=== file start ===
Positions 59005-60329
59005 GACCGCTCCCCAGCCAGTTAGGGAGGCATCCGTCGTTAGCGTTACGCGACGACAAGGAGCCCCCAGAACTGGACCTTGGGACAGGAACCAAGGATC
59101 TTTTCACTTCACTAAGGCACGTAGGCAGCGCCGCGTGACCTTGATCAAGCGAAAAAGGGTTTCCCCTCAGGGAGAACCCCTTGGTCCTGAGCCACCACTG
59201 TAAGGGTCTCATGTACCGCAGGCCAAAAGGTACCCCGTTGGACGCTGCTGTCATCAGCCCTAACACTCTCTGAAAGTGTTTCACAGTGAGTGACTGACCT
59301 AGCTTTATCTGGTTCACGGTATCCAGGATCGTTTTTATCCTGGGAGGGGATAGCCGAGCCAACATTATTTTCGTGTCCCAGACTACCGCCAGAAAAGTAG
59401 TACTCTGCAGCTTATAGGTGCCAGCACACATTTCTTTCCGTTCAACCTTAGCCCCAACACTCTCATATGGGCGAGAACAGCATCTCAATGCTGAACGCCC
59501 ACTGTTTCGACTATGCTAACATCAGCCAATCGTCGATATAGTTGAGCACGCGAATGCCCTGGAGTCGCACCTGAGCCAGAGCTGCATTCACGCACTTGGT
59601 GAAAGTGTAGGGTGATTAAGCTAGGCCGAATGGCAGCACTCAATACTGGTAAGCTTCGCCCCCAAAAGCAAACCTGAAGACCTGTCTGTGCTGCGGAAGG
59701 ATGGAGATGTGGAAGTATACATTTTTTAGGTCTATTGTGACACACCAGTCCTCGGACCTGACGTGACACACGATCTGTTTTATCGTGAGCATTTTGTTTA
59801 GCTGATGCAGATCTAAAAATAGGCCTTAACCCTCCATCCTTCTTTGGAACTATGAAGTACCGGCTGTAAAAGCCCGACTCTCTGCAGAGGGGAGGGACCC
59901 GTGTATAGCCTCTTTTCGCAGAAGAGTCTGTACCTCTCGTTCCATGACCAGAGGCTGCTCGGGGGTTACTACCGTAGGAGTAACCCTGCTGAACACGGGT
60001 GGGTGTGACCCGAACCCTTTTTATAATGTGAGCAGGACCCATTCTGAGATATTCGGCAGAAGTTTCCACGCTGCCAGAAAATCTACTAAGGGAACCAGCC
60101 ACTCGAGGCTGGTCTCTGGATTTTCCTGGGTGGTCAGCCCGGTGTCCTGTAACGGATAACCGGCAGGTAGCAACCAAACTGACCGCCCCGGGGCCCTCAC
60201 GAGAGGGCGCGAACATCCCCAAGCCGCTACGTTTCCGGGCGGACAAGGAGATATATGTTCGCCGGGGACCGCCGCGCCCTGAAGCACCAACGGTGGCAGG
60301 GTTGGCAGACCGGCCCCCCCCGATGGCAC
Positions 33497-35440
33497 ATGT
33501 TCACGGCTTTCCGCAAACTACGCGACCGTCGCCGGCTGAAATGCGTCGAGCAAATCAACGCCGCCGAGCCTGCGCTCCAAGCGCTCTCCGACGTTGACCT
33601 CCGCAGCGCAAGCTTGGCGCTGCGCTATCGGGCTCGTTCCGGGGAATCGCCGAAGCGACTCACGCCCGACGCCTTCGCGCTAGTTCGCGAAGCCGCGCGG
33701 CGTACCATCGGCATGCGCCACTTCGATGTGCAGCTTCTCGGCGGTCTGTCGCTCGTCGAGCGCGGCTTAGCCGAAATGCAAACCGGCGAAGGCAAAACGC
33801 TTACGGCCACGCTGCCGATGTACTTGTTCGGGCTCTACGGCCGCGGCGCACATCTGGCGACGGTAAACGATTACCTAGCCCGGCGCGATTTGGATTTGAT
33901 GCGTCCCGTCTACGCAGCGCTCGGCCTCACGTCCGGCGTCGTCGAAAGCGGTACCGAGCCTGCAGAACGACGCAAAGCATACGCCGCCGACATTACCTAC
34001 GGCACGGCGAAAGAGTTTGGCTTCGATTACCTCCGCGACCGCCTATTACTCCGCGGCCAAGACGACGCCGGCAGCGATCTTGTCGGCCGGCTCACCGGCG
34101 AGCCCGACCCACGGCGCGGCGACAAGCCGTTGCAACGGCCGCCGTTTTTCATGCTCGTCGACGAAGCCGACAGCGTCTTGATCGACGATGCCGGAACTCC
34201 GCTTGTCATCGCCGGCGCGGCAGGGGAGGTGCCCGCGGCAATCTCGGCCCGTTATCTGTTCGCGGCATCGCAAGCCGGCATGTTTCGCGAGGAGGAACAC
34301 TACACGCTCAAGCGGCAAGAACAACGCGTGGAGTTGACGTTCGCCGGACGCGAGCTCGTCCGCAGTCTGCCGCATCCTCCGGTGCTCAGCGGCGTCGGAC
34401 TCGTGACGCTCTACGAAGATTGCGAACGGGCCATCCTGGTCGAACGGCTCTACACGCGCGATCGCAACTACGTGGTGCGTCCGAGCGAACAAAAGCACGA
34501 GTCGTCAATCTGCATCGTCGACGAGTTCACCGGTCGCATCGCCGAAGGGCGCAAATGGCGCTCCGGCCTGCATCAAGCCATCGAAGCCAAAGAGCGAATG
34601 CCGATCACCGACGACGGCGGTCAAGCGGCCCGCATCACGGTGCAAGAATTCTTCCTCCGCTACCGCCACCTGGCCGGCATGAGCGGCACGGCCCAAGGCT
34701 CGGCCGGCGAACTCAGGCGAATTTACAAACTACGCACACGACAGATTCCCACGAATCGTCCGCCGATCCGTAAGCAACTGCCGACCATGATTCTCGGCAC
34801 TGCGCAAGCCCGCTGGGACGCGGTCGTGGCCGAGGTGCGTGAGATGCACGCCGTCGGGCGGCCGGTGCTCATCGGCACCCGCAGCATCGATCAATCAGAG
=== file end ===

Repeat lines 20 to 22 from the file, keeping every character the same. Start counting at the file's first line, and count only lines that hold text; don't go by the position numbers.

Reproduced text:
33701 CGTACCATCGGCATGCGCCACTTCGATGTGCAGCTTCTCGGCGGTCTGTCGCTCGTCGAGCGCGGCTTAGCCGAAATGCAAACCGGCGAAGGCAAAACGC
33801 TTACGGCCACGCTGCCGATGTACTTGTTCGGGCTCTACGGCCGCGGCGCACATCTGGCGACGGTAAACGATTACCTAGCCCGGCGCGATTTGGATTTGAT
33901 GCGTCCCGTCTACGCAGCGCTCGGCCTCACGTCCGGCGTCGTCGAAAGCGGTACCGAGCCTGCAGAACGACGCAAAGCATACGCCGCCGACATTACCTAC